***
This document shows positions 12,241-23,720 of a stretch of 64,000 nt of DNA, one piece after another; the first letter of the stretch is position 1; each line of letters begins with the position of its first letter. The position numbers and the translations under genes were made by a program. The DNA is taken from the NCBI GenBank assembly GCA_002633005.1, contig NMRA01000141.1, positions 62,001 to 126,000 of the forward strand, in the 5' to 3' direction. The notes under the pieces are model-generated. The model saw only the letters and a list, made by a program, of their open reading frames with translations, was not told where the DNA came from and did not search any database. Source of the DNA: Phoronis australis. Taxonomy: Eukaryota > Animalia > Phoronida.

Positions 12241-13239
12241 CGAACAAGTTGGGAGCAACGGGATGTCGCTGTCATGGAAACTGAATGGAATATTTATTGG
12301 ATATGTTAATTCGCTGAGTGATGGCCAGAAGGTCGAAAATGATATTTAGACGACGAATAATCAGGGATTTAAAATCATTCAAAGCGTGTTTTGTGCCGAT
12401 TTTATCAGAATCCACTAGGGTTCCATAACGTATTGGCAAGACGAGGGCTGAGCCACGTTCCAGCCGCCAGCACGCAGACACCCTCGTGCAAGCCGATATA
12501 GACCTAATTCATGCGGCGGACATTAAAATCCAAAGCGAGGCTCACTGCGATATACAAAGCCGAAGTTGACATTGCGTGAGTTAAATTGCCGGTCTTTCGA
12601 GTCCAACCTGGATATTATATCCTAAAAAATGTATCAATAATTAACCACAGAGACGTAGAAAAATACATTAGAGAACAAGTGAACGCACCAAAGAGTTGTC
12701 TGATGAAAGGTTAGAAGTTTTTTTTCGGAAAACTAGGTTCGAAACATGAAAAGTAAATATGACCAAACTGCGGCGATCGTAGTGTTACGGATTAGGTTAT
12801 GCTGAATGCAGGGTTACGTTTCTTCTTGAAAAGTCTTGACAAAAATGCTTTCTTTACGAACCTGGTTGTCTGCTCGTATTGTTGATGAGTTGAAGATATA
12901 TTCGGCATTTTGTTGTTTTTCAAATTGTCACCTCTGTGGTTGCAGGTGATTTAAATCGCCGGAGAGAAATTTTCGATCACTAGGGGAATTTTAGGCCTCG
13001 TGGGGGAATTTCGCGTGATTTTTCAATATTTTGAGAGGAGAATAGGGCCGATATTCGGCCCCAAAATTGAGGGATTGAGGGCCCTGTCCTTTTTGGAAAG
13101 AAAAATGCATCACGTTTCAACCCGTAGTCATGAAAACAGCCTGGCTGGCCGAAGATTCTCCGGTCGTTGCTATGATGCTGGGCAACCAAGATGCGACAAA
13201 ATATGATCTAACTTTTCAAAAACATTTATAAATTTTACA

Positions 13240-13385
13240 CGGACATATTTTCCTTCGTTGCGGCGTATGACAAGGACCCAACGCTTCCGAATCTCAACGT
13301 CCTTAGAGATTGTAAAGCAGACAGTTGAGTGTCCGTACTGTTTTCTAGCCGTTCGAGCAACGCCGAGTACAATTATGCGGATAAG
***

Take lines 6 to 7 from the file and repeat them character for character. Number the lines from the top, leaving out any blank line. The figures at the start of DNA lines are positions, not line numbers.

12501 GACCTAATTCATGCGGCGGACATTAAAATCCAAAGCGAGGCTCACTGCGATATACAAAGCCGAAGTTGACATTGCGTGAGTTAAATTGCCGGTCTTTCGA
12601 GTCCAACCTGGATATTATATCCTAAAAAATGTATCAATAATTAACCACAGAGACGTAGAAAAATACATTAGAGAACAAGTGAACGCACCAAAGAGTTGTC